Digital Version of January/February 2015 Print Edition
Digital Version of November/December 2014 Print Edition
DHS envisions leadership training based on Battle of Gettysburg and Lincoln’s actions
Lincoln delivers address in
Hoping to draw upon the lessons learned from the Civil War’s Battle of Gettysburg and, more specifically, President Lincoln’s leadership style, the Federal Protective Service, a unit of DHS, wants to find a contractor capable of building a leadership development training program for its senior executives that would be delivered over four days in and around the historic battlefield in Gettysburg, PA.
“Using the Battle of Gettysburg as a reference point, participants shall be able to compare and contrast different leadership styles and explain the success or failure of each by defining the outcomes,” says a “sources sought” document issued by the agency on October 10.
The Federal Protective Service (FPS) intends to offer four such four-day training programs annually, each of which would accommodate 25 Senior Executive Service (SES), GS-15 and GS-14 level federal employees. The FPS is gathering market intelligence from prospective vendors for what may turn into a contract with a one-year base period plus four one-year option periods, says the notice.
The envisioned training course would introduce the FPS employees to “the major events involved in the Battle of Gettysburg” and would attempt to “relate the leadership and strategic thinking lessons learned from those events to the challenges that they shall deal with in today’s work world,” says the document.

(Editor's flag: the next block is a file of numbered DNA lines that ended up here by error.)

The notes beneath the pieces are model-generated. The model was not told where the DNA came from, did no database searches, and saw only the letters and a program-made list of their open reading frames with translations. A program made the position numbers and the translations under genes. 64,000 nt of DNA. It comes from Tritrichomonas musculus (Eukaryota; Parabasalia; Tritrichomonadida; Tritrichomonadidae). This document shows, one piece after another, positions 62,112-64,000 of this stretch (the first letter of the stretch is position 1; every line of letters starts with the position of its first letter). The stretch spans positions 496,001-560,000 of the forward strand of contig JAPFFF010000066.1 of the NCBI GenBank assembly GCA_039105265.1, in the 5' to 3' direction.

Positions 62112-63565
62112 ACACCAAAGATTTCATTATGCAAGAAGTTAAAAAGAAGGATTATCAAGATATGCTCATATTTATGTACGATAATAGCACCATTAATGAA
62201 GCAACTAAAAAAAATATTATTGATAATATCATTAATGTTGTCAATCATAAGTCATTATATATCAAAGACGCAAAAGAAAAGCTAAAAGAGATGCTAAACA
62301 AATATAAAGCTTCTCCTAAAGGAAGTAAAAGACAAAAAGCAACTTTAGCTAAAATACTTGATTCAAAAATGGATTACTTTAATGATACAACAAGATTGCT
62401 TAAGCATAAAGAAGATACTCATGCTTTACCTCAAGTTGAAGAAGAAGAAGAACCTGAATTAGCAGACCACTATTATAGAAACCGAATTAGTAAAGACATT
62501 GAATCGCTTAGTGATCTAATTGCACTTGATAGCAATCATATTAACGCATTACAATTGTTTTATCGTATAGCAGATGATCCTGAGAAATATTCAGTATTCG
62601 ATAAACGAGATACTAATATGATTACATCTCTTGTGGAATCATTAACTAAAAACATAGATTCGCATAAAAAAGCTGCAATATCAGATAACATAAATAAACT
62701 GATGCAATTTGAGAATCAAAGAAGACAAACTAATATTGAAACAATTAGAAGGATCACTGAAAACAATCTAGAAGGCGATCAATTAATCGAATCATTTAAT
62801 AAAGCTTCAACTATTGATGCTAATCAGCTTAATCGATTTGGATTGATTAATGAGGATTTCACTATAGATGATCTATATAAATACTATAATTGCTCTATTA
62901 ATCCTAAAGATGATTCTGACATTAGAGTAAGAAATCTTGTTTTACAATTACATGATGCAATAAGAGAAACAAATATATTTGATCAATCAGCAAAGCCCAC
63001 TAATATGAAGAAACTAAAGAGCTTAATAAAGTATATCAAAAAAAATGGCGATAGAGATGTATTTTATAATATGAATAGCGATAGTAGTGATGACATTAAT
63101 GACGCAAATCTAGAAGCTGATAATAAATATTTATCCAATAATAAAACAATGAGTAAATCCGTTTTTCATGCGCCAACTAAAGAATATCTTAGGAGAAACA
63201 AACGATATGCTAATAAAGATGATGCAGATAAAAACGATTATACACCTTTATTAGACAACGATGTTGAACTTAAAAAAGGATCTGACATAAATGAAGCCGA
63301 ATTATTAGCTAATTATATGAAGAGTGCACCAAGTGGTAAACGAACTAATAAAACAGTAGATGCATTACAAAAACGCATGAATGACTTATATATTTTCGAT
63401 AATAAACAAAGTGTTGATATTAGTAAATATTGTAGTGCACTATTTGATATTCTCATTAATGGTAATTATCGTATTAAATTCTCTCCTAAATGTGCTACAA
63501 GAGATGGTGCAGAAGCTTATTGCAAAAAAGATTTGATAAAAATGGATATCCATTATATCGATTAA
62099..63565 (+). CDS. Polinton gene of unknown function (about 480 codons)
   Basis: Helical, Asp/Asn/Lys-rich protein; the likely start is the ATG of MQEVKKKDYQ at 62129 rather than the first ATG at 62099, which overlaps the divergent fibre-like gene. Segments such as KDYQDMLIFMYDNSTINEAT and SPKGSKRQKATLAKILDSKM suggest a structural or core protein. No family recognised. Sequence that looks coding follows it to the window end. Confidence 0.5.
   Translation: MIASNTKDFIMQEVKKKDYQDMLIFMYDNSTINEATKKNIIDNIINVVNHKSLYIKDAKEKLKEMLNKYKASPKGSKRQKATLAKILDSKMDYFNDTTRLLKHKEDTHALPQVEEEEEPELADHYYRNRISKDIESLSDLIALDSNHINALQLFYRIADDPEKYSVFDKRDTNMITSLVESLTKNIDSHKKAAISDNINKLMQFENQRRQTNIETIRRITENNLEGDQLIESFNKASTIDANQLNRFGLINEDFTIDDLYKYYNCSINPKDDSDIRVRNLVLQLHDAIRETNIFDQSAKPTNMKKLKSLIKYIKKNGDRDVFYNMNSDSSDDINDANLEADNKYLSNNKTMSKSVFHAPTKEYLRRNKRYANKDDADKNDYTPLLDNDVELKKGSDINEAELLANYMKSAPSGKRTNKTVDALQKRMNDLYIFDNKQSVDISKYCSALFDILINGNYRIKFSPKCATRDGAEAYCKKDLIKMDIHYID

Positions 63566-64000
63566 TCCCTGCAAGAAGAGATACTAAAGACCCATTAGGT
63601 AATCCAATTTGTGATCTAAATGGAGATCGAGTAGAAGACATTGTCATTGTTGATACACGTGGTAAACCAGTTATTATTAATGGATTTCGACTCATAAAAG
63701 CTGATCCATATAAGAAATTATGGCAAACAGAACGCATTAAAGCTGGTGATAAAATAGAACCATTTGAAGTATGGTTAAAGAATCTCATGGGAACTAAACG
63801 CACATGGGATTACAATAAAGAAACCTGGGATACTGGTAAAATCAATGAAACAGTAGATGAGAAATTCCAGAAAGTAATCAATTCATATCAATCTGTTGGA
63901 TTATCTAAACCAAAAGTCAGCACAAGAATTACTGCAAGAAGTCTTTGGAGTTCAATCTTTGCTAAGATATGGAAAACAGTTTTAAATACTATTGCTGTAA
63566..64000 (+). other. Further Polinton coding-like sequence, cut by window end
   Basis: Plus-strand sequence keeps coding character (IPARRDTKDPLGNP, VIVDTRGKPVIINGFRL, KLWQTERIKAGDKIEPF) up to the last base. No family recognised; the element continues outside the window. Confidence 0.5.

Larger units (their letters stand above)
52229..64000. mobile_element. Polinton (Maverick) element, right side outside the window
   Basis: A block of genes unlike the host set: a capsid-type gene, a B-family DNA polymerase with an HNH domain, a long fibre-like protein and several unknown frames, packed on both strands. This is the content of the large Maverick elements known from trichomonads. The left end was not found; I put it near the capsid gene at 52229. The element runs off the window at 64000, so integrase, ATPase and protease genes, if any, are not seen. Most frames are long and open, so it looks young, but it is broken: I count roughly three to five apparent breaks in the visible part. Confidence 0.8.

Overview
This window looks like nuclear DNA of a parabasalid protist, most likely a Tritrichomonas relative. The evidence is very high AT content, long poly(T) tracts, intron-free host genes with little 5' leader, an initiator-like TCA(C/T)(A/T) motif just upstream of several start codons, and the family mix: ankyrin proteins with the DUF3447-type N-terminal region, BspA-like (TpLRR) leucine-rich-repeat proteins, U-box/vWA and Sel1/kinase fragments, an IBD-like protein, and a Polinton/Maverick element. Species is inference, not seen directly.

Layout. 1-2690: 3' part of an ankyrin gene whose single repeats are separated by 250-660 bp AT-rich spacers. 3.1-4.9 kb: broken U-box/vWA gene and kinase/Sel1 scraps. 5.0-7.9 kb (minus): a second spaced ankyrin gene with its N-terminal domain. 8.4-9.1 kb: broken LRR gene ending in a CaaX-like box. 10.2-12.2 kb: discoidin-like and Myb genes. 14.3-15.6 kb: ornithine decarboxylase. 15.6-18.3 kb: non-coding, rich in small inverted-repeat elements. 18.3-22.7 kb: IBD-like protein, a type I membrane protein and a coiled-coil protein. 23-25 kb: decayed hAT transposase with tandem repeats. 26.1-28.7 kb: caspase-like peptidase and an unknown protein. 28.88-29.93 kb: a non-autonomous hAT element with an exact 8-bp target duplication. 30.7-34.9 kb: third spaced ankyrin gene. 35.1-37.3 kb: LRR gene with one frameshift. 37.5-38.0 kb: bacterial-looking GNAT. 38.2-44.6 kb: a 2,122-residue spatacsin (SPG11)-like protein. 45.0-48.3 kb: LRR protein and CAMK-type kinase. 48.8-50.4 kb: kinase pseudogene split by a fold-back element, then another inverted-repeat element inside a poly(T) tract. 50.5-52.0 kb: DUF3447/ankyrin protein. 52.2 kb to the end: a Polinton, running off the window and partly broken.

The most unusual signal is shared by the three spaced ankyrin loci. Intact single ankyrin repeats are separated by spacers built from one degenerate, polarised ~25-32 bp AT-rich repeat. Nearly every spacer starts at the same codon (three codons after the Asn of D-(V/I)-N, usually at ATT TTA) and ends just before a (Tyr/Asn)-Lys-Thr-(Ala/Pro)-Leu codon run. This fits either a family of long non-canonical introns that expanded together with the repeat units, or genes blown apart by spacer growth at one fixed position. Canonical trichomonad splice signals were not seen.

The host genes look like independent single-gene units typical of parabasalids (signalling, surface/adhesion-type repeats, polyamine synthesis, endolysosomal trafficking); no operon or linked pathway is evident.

The lesson plan would include portions on the Battle itself, as well as portions focused on the nation’s 16th president. “The Contractor must provide a formal presentation focused on Lincoln’s leadership style to include why he chose the leaders he did and personal habits he embraced which contributed to his success as a leader,” says the FPS, in calling for capability statements from interested vendors. These submissions, which can run no more than five pages, are due to FPS by October 27.
The curriculum currently envisioned by FPS goes well beyond the Battle of Gettysburg and Lincoln’s leadership style. For example, the training course should also offer “comparisons between states’ rights and slavery in 1863 as related to today’s immigration issues,” says the sources sought notice.
Further information about this training program is available from Peter Andrews, a contracting officer, at 215-521-2261 or email@example.com